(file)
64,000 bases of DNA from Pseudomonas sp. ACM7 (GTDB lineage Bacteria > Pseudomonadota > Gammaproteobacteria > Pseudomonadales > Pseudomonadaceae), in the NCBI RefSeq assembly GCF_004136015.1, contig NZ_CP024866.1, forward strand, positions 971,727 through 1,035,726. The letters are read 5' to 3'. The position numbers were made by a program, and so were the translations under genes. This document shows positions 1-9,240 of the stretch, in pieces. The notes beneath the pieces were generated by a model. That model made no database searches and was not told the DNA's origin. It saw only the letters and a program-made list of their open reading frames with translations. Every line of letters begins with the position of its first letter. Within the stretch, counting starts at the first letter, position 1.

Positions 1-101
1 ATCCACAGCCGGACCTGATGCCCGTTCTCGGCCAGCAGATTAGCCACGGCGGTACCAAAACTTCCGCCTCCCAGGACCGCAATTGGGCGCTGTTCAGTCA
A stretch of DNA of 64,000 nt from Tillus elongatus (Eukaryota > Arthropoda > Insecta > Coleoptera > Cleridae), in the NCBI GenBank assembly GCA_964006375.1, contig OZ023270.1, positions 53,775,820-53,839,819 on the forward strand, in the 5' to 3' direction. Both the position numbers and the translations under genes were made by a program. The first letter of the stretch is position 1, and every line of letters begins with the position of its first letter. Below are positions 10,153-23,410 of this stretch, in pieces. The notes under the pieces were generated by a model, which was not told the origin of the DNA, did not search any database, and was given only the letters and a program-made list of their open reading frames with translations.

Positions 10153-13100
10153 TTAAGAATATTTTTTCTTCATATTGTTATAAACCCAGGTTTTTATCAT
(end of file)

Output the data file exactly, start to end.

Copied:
64,000 bases of DNA from Pseudomonas sp. ACM7 (GTDB lineage Bacteria > Pseudomonadota > Gammaproteobacteria > Pseudomonadales > Pseudomonadaceae), in the NCBI RefSeq assembly GCF_004136015.1, contig NZ_CP024866.1, forward strand, positions 971,727 through 1,035,726. The letters are read 5' to 3'. The position numbers were made by a program, and so were the translations under genes. This document shows positions 1-9,240 of the stretch, in pieces. The notes beneath the pieces were generated by a model. That model made no database searches and was not told the DNA's origin. It saw only the letters and a program-made list of their open reading frames with translations. Every line of letters begins with the position of its first letter. Within the stretch, counting starts at the first letter, position 1.

Positions 1-101
1 ATCCACAGCCGGACCTGATGCCCGTTCTCGGCCAGCAGATTAGCCACGGCGGTACCAAAACTTCCGCCTCCCAGGACCGCAATTGGGCGCTGTTCAGTCA
A stretch of DNA of 64,000 nt from Tillus elongatus (Eukaryota > Arthropoda > Insecta > Coleoptera > Cleridae), in the NCBI GenBank assembly GCA_964006375.1, contig OZ023270.1, positions 53,775,820-53,839,819 on the forward strand, in the 5' to 3' direction. Both the position numbers and the translations under genes were made by a program. The first letter of the stretch is position 1, and every line of letters begins with the position of its first letter. Below are positions 10,153-23,410 of this stretch, in pieces. The notes under the pieces were generated by a model, which was not told the origin of the DNA, did not search any database, and was given only the letters and a program-made list of their open reading frames with translations.

Positions 10153-13100
10153 TTAAGAATATTTTTTCTTCATATTGTTATAAACCCAGGTTTTTATCAT